Toyota Tacoma aces its test

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If you listen to the radio and television ads you’d think there were only full-size pickups for the consumer. Not so, mid-size pickups like Toyota’s Tacoma are available for those of you who feel a full-size truck is too much for your needs.

I recently drove a 2014 Tacoma 4X4 Doublecab, which in Toyota speak is a pickup with four doors. Base price is $29,600. My test Tacoma came with the TRD sport premium package priced at $7,315 and a five-speed automatic transmission for an additional $1,550. Toyota roadside assistance is included.

The Tacoma feels as rugged as Toyota pickups I’ve tested before – a beefy ride, but not too firm as to shake you up. The meaty 16-inch all-season tires make minimal noise on pavement and, with good sound insulation, the cab remains relatively quiet at highway speed.

Power from the DOHC 4.0 litre V-6 comes on smoothly, then more powerfully as rpms increase. We’re talking a burly 236 horsepower with 266 foot-pounds of trail-tackling torque. The five-speed automatic is a good match for the V-6 and employs an electronic system that works to help eliminate "gear hunting" on uphill grades.

Most of my highway travel involved cruising at 110 kilometres per hour on the Anthony Henday. Two years ago I tested an extended cab Tacoma and drove it to Rocky Mountain House and back. I can assure you it has very good highway manners. Combined with some in-town driving I was able to travel just over 500 kilometres on a tank of gas – not bad considering the size of truck.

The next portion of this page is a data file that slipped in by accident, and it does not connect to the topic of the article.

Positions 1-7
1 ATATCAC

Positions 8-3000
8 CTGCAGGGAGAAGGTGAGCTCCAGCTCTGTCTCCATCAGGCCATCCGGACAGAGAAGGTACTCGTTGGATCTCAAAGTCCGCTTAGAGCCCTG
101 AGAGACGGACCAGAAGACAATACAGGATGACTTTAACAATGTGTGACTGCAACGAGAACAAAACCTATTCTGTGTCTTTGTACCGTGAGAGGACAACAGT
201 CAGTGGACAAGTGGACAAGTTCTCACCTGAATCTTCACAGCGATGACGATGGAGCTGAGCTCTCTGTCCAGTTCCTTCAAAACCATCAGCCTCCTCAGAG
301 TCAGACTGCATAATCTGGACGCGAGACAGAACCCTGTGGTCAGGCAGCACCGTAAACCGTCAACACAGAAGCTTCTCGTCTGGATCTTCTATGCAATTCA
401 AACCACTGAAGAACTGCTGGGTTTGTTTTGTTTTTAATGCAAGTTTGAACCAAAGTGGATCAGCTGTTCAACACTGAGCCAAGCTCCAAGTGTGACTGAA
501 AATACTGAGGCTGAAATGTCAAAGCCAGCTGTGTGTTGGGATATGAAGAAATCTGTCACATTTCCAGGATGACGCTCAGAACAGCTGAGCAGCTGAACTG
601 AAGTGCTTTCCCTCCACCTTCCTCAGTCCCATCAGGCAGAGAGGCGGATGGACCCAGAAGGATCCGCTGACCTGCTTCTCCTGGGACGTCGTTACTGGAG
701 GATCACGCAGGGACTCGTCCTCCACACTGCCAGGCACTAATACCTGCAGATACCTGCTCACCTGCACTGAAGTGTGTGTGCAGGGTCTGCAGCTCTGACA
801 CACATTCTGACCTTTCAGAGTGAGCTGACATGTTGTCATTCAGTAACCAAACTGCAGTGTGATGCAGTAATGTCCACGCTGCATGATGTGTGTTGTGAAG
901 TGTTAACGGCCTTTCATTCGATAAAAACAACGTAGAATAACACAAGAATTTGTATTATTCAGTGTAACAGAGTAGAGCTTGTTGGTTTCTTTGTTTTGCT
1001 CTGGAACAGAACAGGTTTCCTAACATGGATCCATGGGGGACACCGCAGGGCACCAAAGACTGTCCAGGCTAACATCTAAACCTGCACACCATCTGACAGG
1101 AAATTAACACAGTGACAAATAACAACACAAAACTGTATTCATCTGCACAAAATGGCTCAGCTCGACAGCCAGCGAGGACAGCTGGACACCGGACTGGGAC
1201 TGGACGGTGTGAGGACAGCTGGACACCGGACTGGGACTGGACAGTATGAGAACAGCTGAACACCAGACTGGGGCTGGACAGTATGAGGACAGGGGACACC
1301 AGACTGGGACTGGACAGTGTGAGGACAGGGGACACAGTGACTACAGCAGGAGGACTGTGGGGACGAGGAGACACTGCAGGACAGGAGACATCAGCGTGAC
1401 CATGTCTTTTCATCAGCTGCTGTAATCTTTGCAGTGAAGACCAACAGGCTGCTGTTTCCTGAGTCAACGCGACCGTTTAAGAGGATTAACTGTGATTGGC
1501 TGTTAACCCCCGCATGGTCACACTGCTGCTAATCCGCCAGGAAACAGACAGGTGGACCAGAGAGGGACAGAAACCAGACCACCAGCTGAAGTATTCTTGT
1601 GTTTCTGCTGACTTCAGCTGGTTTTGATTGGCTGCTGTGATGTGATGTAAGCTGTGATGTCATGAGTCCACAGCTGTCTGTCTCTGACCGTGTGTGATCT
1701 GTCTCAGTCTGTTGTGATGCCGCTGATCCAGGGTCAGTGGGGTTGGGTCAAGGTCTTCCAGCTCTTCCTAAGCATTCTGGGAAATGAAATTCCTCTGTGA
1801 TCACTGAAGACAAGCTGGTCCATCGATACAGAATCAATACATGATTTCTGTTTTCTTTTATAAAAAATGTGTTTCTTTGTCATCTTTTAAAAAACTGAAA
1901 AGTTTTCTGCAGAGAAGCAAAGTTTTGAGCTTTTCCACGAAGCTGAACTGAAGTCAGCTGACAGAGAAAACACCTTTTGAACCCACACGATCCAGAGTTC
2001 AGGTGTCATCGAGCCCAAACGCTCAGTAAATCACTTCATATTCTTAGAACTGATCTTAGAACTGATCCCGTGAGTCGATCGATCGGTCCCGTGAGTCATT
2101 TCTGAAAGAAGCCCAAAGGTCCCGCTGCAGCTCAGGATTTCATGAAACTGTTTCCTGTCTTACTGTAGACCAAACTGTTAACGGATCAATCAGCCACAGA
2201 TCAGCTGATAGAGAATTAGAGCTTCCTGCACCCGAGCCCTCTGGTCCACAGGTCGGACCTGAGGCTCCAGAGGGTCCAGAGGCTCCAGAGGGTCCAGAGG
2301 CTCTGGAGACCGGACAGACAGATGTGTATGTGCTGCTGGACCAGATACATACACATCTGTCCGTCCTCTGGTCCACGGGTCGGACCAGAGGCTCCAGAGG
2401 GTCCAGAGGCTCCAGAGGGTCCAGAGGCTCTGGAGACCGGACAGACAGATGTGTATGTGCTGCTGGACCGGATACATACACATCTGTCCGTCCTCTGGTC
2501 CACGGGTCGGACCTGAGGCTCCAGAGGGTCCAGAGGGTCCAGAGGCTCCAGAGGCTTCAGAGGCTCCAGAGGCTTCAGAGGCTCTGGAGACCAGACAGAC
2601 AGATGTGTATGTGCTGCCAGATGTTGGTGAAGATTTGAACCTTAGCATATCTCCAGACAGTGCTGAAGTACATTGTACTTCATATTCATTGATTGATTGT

The TRD off-road package gives you a lot for the money; 6,400 pounds (2,903 kilograms) towing capacity, transmission cooler (automatic only), engine oil cooler, upgraded alternator, active traction control (A-TRAC), rear differential lock, fuel tank and transfer case protector plates, downhill assist control (automatic only), hill-start assist control (HAC) (automatic only), trailer sway control, front Bilstein shock absorbers, rear Bilstein shock absorbers, P265/70R16 all-terrain tires and 16-inch aluminum alloy wheels and a lot more including a front skid plate to protect the underside of the engine.

It’s an excellent package for the guy, or gal perhaps, who wants to go where the road doesn’t. Just bring your hiking boots, a lunch and some water.

Adding to the driving comfort of the Tacoma is an interior with a heavy-duty look, a wider dash and prominent centre cluster appointed with pronounced, ergonomic controls making the driving experience that much easier when you have everything right at hand.

I found the driver’s seat to be well bolstered with good support resulting in no aches and pains. The tilting, telescoping steering wheel helps drivers of all sizes become properly positioned and comfortable for a long road trip. The back seat is plenty roomy for adults and using a child car seat is also easily done. Ventilation and heating was very good.

The stereo system is top notch too. Tacoma models now have a new six-speaker AM/FM CD audio system, complete with MP3/WMA capability and audio auxiliary input jack. There are also steering wheel audio controls, Bluetooth, USB audio input, and integrated satellite radio, now standard on all four-by-four models.

OK, some of the fancy stuff on the inside sounds a little sissy for a rugged looking Toyota four-by-four. But this is what buyers want on their trucks. Creature comforts aside, you know these trucks are tough. If you’re not keen on a full-size pickup, domestic or import, then the Tacoma maybe be just your size, especially if you live on acreage.

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